Socio‐Legal Studies in France: Beyond the Law Faculty
27 Pages Posted: 11 May 2016
Date Written: June 2016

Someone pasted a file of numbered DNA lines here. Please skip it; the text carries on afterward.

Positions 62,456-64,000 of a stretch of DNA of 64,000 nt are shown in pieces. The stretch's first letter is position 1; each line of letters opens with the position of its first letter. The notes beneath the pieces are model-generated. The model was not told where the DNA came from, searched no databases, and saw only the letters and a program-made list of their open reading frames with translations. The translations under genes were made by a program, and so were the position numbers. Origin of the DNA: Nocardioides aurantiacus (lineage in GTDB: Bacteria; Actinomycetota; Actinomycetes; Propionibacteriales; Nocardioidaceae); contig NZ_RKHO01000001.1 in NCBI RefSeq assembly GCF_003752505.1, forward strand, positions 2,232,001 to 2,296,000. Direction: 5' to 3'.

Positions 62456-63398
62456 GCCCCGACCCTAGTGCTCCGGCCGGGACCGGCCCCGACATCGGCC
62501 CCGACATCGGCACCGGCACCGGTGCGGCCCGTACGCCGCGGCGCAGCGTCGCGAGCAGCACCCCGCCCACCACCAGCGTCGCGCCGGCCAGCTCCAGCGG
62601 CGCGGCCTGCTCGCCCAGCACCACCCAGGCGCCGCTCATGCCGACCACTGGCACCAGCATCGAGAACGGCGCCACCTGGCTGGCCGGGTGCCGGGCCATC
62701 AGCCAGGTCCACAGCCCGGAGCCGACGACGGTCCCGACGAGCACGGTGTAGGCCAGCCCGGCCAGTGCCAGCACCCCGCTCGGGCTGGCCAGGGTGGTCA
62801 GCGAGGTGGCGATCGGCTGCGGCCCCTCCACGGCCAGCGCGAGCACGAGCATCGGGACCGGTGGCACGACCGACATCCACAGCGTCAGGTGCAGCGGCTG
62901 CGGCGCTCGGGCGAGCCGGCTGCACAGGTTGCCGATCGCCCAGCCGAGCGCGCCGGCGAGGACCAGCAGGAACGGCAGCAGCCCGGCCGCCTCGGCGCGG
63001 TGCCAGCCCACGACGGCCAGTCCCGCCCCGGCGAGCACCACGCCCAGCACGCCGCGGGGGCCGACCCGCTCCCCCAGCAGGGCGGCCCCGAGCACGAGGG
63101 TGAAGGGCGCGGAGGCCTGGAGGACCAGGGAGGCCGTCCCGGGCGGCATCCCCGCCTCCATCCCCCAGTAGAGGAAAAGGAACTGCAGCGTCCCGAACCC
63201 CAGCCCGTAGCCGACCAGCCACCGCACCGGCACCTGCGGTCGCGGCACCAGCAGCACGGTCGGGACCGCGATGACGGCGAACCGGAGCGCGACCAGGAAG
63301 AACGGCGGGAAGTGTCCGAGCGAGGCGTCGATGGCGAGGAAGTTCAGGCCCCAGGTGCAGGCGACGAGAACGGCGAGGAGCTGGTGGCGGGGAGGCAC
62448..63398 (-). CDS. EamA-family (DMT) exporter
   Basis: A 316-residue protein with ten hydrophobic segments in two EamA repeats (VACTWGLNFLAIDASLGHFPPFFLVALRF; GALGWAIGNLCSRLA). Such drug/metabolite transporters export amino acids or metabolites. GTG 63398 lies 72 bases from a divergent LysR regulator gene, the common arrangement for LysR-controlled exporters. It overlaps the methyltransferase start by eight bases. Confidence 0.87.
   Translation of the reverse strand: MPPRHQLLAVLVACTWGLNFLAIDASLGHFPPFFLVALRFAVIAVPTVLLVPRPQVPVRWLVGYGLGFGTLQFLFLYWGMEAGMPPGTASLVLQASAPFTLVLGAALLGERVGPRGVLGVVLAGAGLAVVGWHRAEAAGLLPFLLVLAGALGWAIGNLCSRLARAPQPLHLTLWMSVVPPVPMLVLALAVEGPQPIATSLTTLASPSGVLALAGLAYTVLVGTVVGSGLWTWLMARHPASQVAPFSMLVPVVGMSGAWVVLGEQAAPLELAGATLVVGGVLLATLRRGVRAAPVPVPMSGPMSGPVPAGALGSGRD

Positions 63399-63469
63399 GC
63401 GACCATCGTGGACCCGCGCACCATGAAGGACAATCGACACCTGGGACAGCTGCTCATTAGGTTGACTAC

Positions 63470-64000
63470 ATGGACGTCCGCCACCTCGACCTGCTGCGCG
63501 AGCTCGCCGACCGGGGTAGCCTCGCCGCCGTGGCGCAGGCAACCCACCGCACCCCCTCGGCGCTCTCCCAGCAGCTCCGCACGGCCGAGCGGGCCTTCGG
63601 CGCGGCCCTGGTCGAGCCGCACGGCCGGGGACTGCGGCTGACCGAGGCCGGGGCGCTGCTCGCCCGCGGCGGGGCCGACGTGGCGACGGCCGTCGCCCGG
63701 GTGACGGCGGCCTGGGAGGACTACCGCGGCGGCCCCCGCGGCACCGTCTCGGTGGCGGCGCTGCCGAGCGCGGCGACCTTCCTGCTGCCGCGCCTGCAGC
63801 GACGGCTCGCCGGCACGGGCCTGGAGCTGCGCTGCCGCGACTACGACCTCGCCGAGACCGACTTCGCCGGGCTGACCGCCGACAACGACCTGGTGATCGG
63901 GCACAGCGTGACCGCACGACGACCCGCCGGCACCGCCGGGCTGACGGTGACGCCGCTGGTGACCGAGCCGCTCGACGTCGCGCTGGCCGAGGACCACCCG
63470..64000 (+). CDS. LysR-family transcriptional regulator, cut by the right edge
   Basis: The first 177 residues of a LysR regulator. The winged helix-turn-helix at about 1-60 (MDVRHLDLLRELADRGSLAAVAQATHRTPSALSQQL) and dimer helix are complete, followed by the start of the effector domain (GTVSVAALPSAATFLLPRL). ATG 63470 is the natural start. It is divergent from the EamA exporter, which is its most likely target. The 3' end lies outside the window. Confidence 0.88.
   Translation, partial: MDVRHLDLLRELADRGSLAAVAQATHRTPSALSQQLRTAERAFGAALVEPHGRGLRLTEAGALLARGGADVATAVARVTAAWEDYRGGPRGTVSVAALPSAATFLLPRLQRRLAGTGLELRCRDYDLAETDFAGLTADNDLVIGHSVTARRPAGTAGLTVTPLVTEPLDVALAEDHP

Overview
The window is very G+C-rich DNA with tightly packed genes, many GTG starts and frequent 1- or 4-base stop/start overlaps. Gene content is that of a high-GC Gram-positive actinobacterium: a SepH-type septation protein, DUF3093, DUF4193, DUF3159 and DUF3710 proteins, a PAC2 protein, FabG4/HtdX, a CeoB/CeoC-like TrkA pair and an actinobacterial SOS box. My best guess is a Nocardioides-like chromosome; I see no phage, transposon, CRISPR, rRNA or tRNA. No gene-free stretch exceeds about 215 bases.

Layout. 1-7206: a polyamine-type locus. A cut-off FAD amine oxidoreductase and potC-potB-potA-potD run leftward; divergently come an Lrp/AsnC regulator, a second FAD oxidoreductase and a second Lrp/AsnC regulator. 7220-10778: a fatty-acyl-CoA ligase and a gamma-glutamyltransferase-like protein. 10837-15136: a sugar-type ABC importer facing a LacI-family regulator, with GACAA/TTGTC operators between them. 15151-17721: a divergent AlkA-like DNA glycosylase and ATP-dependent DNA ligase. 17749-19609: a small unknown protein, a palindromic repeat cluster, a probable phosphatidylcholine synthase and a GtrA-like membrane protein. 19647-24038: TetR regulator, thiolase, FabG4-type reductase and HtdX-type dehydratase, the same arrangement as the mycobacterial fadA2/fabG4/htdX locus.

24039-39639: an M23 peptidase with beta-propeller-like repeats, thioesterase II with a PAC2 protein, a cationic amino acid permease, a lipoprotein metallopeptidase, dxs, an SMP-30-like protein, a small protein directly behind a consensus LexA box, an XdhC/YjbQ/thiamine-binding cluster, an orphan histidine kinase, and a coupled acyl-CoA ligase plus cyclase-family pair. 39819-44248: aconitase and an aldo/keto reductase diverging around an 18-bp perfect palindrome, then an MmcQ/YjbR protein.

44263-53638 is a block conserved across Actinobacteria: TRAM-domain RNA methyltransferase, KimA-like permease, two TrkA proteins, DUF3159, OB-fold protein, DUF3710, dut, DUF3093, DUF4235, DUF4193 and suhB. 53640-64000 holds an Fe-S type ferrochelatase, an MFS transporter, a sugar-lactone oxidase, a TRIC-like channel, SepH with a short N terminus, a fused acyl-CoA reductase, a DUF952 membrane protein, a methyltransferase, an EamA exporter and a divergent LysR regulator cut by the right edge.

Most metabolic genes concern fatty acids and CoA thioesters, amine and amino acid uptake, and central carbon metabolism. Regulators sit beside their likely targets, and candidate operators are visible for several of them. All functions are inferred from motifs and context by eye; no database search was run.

This article is the third in an occasional series dealing with the development, current status, and future of socio‐legal studies in selected countries. It follows articles by Kim Economides (Aotearoa/New Zealand) and Harry Arthurs and Annie Bunting (Canada). In this article we argue that in France one can identify work that corresponds to the key strands of socio‐legal research in Anglo‐American societies but that ‘socio‐legal’ as a category of research and scholarship does not have the presence it has in the United Kingdom. French law faculties continue to be strongly shaped by a traditional disciplinary orthodoxy rooted in a highly and distinctively structured form of doctrinal analysis. In the first part, we explain the relatively limited presence of socio‐legal studies in French law faculties in terms of the historical and institutional mechanisms by which disciplinary closure has been created and maintained around traditional orthodoxies. But in the second part we will trace the presence – predominantly outside law faculties – of significant fragments of socio‐legal practice in the scholarship of law and allied disciplines.
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